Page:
Austin Chronicle

DIRECTED BY: Gillies MacKinnon

REVIEWED: 10-05-98

Set in Scotland in 1917 at the end of World War I, Regeneration is a thoughtful war drama that focuses on the moral consequences of war and its psychological toll. Based on the Booker Prize-winning author Pat Barker's 1991 novel, the film tells the story of three soldiers and the psychiatrist who treats them at Craiglockhart Hospital, which specializes in restoring shell-shocked soldiers to good mental health and returning them to the battlefield, if at all possible. With great sensitivity, Jonathan Pryce (Evita, Carrington) plays Dr. William Rivers, a pioneering psychiatrist feeling his way through the profession's infancy and treating his patients with whatever common sense he can apply. He is clearly feeling the impact of his close involvement with his patients' terrors as he practices his talking cures and is dismayed by his colleagues' more invasive shock treatment methods. He questions the validity of taking already fragile minds and making them insane enough to want to go back to the front. The eminent poet and war hero Siegfried Sassoon (Wilby, most recognizable from his star turn in Maurice) is sent to the hospital because he has had a change of heart about the war and has written a pamphlet that denounces its shift from a war of liberation to one of aggression. He is given the choice of being court-martialled or being sent to the madhouse. While there he meets another budding poet, Wilfred Owen, whose work Sassoon encourages and steers toward realistic coverage of the war. Another patient at the hospital is Billy Prior (Miller -- Sick Boy in Trainspotting), a soldier who has gone mute from the horrors he's seen on the battlefield. The depiction of the turmoil of these true historical figures is challenging to witness. Regeneration is a film of ideas and ideologies and, interestingly, it has been given an American release in this season of our renewed interest in the war film genre. The script by Allan Scott is intelligent and provocative, however, the film's dramatic pull fails to involve the viewer at any deep level. The storyline skips evenly among these four interesting characters but never lights on any one dramatic conflict or character as its central focus. It may be a futile search for heroes in a movie that questions the very validity of heroes. Yet it remains that Regeneration is a war film that engages us at a mostly conceptual level rather than a visceral one. This anomaly is also what makes it a particularly distinctive work.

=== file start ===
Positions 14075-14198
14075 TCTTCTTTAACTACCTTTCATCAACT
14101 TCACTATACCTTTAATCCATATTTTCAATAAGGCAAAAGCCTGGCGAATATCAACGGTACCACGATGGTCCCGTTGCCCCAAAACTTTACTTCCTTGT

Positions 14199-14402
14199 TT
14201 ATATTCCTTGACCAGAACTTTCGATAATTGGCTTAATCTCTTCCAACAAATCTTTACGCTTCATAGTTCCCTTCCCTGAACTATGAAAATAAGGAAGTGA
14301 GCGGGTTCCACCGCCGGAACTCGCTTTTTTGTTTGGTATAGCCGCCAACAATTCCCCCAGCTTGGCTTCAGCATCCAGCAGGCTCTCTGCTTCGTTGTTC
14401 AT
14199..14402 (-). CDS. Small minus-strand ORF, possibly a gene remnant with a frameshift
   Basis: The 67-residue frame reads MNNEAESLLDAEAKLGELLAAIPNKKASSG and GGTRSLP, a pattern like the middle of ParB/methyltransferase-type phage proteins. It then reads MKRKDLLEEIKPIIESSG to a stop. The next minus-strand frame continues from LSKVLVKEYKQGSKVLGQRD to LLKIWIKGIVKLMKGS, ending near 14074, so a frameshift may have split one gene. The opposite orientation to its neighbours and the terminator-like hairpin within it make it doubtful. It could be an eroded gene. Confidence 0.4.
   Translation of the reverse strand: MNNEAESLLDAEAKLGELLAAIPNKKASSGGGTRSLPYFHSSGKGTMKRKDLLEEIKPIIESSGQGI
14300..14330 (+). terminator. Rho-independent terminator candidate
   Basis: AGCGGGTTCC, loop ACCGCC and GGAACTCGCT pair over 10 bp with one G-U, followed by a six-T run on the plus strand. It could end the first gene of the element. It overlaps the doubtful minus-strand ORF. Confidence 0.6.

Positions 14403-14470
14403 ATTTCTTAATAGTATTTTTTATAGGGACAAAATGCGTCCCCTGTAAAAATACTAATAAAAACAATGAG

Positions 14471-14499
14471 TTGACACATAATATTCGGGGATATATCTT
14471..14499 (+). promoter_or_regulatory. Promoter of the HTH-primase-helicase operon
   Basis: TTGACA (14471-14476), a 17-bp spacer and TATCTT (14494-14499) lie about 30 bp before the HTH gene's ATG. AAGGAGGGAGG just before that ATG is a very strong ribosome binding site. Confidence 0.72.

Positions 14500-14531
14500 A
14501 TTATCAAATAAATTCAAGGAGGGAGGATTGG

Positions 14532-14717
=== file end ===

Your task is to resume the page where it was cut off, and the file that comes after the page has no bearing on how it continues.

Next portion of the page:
--Marjorie Baumgarten

Capsule Reviews

Other Films by Gillies MacKinnon
Hideous Kinky

Film Vault Suggested Links
The Messenger: The Story of Joan of Arc
Les Miserables

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